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fleabag by. andrea gerada

There’s a scene on tv that dictates the next moment of your life.

It goes like this—from one end of the cherry-crinkled gift wrapper to the other, it parts like a heavily tissued Red Sea, to inform you in visual display, broken toys and crumpled gum and all, that the moments you thought you’d forget would remain if only to haunt the backs of your eyes. Sweet summer-lidded nostalgia.

It unwinds. And unwinds.

And perhaps fissures, leaving a trail of paper-red snow, light as dust, quickly forgotten.

Here in teenage Technicolor you see yourself tearing up the grass where you sit, happy as a clam in the newness of an awkward conversation. There is something more to the unsaid and you sense it, right in the blush of your nape, the smiles when no one looks. How else can voyage and discovery be felt if not in shared potato wedges and strawberry milkshakes? Where the restaurant light reminds you of yellow honey, if it were fuzzy, leaving your fingers cold but your secret feelings warm, unspoken. The last of it is over coffee and much has been said, far too much, and now nothing has changed and yet everything is altered.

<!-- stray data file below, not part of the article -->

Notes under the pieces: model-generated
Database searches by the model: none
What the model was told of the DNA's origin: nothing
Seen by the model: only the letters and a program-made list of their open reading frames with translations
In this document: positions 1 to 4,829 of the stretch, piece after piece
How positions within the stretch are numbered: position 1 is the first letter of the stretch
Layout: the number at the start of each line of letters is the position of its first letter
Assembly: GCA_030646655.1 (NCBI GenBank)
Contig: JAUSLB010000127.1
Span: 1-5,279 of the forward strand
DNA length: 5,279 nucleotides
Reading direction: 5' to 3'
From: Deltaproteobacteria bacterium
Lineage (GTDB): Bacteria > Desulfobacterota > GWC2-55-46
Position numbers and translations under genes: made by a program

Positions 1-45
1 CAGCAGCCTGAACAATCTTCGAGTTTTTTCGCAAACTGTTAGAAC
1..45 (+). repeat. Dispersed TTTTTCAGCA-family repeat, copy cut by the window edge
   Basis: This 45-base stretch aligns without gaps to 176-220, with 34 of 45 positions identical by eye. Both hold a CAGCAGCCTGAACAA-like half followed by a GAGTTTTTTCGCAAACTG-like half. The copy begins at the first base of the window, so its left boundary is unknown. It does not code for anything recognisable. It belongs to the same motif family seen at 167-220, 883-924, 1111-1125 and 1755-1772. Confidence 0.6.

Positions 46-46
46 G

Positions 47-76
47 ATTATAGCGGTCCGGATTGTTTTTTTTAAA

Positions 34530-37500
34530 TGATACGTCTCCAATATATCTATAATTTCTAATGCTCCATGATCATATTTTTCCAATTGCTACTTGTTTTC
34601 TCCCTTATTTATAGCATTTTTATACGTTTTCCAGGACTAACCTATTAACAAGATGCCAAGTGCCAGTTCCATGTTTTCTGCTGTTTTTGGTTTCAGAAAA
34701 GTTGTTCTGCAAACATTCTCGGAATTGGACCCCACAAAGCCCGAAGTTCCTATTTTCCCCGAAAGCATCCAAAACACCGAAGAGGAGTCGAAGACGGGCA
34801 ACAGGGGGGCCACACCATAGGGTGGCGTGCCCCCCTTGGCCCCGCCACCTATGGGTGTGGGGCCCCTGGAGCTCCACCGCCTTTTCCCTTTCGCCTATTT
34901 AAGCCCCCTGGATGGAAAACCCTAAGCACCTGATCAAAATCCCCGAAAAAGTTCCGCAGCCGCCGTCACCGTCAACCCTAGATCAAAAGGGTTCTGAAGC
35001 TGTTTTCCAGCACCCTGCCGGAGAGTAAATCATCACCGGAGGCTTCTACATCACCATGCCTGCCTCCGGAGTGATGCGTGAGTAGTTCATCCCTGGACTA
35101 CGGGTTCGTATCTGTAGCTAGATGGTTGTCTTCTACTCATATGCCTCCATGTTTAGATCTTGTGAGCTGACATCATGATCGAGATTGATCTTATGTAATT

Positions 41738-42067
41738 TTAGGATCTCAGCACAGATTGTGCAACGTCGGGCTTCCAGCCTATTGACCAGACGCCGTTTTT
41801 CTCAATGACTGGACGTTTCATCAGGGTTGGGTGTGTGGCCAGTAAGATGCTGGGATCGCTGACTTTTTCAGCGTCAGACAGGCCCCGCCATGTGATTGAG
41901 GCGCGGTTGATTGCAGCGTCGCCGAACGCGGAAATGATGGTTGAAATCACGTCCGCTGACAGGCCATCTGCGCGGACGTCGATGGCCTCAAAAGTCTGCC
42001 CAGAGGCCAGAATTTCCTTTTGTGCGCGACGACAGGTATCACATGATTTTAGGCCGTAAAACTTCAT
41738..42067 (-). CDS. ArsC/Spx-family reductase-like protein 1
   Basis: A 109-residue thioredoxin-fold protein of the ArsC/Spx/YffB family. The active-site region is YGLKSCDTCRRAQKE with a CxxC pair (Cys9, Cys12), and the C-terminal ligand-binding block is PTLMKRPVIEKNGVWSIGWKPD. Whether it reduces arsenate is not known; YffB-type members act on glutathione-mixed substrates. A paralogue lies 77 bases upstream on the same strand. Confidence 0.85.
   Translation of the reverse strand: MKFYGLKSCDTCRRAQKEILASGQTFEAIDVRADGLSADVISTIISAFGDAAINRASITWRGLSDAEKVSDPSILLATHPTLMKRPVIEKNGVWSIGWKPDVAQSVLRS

So when she, the lady onscreen, is told her scruffed prophecy, that was when the world ceased to exist. And all that was left at that moment suspended, other than prickled skin and an ominous whack in the head, was the unwinding of a past that may as well have been, velvet gifts stolen and then forgotten. An after-birthday mess, where the cake has gone stale and the streamers and party hats and white bunny rabbits have made their way, strewn, across a room that smells like a trap. A future that smells like a car crash. A past tampered by imagination.

You already know what you’re going to do.

—The Therapist, “Fleabag”


Andrea Gerada is a writer from the Philippines. She loves candles, cats, and children's stories.

Painting by. Marianne North

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